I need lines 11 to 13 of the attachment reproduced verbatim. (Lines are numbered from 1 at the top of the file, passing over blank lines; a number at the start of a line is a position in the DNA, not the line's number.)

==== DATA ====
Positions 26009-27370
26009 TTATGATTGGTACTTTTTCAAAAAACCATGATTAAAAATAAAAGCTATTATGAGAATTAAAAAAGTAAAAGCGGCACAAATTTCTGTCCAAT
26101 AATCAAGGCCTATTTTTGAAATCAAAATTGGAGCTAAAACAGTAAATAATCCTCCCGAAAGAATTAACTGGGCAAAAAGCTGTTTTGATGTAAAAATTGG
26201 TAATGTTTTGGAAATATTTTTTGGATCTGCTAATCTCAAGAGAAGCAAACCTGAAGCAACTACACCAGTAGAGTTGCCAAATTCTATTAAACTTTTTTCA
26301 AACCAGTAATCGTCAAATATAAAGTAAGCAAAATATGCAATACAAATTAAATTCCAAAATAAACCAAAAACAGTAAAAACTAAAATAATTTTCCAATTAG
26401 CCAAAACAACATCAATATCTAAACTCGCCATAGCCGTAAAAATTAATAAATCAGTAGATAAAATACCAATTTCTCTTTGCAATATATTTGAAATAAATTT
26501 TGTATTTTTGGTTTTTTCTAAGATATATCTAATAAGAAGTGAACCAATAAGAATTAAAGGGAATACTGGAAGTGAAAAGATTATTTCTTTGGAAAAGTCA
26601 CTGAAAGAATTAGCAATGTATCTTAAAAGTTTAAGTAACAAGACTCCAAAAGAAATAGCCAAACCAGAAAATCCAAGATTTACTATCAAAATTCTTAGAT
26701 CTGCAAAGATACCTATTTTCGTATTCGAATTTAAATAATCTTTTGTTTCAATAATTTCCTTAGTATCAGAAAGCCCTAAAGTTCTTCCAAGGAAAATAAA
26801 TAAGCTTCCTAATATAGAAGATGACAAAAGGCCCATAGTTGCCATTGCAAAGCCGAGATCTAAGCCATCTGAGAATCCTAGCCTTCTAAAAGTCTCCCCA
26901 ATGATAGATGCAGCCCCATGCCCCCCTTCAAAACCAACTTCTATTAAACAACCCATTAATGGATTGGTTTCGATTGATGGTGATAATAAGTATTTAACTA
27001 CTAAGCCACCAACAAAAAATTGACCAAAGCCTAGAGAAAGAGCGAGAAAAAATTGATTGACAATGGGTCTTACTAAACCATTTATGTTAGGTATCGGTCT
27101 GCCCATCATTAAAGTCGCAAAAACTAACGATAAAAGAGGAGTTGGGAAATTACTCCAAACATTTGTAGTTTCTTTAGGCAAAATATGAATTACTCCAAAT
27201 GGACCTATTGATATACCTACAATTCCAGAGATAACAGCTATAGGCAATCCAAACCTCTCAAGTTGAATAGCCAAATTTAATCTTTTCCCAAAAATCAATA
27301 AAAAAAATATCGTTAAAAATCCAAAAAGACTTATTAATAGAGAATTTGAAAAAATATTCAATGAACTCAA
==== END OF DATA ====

26901 ATGATAGATGCAGCCCCATGCCCCCCTTCAAAACCAACTTCTATTAAACAACCCATTAATGGATTGGTTTCGATTGATGGTGATAATAAGTATTTAACTA
27001 CTAAGCCACCAACAAAAAATTGACCAAAGCCTAGAGAAAGAGCGAGAAAAAATTGATTGACAATGGGTCTTACTAAACCATTTATGTTAGGTATCGGTCT
27101 GCCCATCATTAAAGTCGCAAAAACTAACGATAAAAGAGGAGTTGGGAAATTACTCCAAACATTTGTAGTTTCTTTAGGCAAAATATGAATTACTCCAAAT